Ditch carbs and double down on MUFAs

Yes, it really is that simple. Swedish researchers recently looked at the effects of carb restriction—with an increase in protein, but no reduction in calories—on a small group of 10 obese subjects with fatty liver.

And the results, according to study authors, were both “rapid and dramatic.”

For one thing, liver fat levels took a nosedive—alongside a host of other cardiometabolic risk factors. And the rate at which subjects’ livers accumulated new fat decreased markedly in response to these dietary changes.3

The most impressive part? It only took two weeks of high-protein, low-carb eating to see drastic changes.

Then there’s this: Yet another recent study looked at dietary habits and liver fat scans of more than 1,500 participants in the Framingham Heart Study. And results showed that subjects following a strict Mediterranean diet—rich in fish, lean protein, veggies, nuts, and monounsaturated fats—were more than a quarter less likely to wind up with NAFLD.4

Low adherence, on the other hand, was linked with greater liver fat accumulation—especially among subjects at high genetic risk. But, the study found that, even among this high-risk group, Mediterranean-style eating was enough to keep liver fat in check.

In other words, just as with obesity, “fat genes” aren’t a life sentence for your liver. Ultimately, beating NAFLD boils down to diet. (And more specifically, to my A-List Diet—which is both low-carb and Mediterranean-style.)

But there are a few supplements that can give you some extra help along the way.

Six supplements for powerful liver support

I went over this protocol in detail back in the November 2016 issue—but given the gravity of the fatty liver statistics, it bears repeating. (You can revisit the full article by logging into my newsletter archives on Because while diet is and will always be your best defense against fatty liver, supplements can really make a difference.

Here are six of my favorites:

• Glucevia – Glucevia™ is a standardized extract of Fraxinus excelsior—the European ash tree. This is by far one of the newest and most exciting supplements for liver support out there. It can help your body eliminate stored fat in the liver (which in turn helps with toxin removal). I’ve written about this supplement a lot, but it really is a crucial part of this fight. A good dose is 1,000 mg per day.

• Lactobacillus fermentum ME-3 – This is another hot-off-the-shelves nutritional supplement. It’s a probiotic I refer to simply as ME-3, and it’s the only supplement proven to promote the production of glutathione. This is critical, as glutathione is the main detoxifying agent in your liver, and one of the body’s most important antioxidants. Your body loses the ability to make this necessary antioxidant with age—and supplementation is the only way to jumpstart the process reliably. That’s why I recommend 60 mg per day.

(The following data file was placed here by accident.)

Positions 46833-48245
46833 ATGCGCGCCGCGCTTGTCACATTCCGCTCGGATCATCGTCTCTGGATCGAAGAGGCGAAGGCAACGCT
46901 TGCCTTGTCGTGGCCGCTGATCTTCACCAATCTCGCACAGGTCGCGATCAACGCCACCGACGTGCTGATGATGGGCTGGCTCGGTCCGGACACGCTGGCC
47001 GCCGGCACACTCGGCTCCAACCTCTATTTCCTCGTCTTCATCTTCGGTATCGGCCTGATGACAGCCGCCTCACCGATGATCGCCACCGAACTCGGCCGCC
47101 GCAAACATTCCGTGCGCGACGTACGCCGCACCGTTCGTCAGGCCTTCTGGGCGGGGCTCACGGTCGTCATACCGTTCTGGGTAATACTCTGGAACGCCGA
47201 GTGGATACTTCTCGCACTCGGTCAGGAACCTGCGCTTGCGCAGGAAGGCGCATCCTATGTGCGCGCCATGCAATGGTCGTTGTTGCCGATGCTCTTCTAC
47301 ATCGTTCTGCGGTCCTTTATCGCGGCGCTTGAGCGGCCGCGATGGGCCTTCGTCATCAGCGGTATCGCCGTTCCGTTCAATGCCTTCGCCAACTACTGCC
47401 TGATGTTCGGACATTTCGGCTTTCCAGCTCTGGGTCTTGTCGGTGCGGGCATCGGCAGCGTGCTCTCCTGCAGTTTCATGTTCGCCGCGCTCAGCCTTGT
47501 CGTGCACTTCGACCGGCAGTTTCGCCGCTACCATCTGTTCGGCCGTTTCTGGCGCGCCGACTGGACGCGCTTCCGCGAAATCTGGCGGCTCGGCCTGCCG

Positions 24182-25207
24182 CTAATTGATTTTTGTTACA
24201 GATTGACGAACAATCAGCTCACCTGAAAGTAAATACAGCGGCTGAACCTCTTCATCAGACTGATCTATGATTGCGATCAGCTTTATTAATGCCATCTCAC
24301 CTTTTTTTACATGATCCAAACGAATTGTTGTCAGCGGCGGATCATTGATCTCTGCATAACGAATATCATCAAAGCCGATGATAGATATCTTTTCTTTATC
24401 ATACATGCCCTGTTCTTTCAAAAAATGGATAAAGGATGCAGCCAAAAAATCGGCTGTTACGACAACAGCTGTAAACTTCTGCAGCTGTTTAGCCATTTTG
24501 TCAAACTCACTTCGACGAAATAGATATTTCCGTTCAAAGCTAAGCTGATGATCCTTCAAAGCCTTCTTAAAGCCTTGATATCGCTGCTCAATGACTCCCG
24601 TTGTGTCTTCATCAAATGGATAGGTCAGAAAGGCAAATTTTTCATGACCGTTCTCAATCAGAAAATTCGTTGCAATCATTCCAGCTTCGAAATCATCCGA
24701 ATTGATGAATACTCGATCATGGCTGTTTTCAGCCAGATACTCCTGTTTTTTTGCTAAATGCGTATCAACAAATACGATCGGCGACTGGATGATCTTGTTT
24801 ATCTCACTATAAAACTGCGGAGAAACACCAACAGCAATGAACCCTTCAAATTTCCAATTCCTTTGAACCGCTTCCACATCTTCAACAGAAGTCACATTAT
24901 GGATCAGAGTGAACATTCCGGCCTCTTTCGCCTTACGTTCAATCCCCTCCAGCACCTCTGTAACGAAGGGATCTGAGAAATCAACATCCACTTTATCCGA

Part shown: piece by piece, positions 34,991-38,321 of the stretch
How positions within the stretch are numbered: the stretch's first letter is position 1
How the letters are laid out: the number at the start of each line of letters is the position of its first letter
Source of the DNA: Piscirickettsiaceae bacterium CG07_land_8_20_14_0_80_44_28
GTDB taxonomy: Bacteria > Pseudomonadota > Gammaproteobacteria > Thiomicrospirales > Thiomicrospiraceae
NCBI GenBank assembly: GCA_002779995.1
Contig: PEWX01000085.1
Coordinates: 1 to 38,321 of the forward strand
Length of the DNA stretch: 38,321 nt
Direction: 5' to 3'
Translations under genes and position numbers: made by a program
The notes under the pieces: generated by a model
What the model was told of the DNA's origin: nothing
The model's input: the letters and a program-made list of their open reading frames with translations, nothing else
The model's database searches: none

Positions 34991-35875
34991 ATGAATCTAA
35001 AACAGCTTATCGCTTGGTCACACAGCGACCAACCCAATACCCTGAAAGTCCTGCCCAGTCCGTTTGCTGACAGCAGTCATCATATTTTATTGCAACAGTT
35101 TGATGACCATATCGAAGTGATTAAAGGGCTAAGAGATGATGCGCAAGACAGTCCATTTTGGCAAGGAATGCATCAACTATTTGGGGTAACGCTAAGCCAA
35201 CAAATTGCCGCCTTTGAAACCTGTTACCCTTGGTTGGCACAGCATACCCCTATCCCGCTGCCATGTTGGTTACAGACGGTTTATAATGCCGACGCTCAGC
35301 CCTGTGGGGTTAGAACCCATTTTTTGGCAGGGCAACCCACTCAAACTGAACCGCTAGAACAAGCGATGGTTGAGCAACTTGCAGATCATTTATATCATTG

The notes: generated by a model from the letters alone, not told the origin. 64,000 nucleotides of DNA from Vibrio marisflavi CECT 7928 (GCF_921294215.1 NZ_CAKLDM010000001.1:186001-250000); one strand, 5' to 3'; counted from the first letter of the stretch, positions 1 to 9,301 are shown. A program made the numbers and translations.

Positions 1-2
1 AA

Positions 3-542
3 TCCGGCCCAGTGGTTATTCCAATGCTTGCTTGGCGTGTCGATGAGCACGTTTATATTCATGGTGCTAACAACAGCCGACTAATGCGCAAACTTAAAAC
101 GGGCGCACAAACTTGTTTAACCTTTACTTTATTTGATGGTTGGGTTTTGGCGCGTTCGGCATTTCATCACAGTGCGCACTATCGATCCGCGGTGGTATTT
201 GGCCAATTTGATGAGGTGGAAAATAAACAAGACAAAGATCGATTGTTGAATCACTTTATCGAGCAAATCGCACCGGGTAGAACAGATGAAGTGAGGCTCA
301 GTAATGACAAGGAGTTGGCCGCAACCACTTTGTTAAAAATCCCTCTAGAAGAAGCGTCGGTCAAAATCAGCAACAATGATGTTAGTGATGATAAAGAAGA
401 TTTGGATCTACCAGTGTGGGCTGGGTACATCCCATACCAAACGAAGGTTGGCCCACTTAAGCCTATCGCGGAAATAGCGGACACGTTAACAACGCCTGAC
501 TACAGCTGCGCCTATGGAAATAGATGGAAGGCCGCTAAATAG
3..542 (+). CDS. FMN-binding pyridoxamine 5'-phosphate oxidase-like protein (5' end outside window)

• Milk thistle – This is an “oldie but goodie” in the liver-support category. And to this day, it still remains a favorite. I recommend taking 500 mg of silymarin (that’s the active component of milk thistle) twice per day.

• N-acetyl cysteine – This amino acid is a precursor to glutathione, which I mentioned above. Your body needs N-acetyl cysteine as a building block in order to form that all-important antioxidant. I recommend 1,200 mg per day.

• Benfotiamine – This is a special form of the B vitamin thiamine. It’s essential to buffer your body from the damaging effects and toxic reactions resulting from excess sugar in your body. I recommend 150 mg per day.

• Mulberry – This powerful antioxidant does double duty for blood sugar support. It doesn’t act directly on the liver like some of the nutrients on this list. But keep in mind that liver damage in the U.S. is being largely fueled by sugar. So you need both antioxidants and blood sugar balancers in your arsenal in order to effectively fight this battle. I recommend 200 mg per day.

You need to look after your liver. This organ takes a beating more than ever in today’s toxic world. It’s up to you to do your best to avoid being a statistic in America’s next major health epidemic.

To a healthier you,

Fred Pescatore, M.D.


  1. Hirata A, et al. Hepatol Res. 2018 Jan 17.
  2. Weinstein G, et al. JAMA Neurol. 2018 Jan 1;75(1):97-104.
  3. Mardinoglu A, et al. Cell Metab. 2018 Mar 6;27(3):559-571.e5.
  4. Ma J, et al. Gastroenterology. 2018 Mar 28.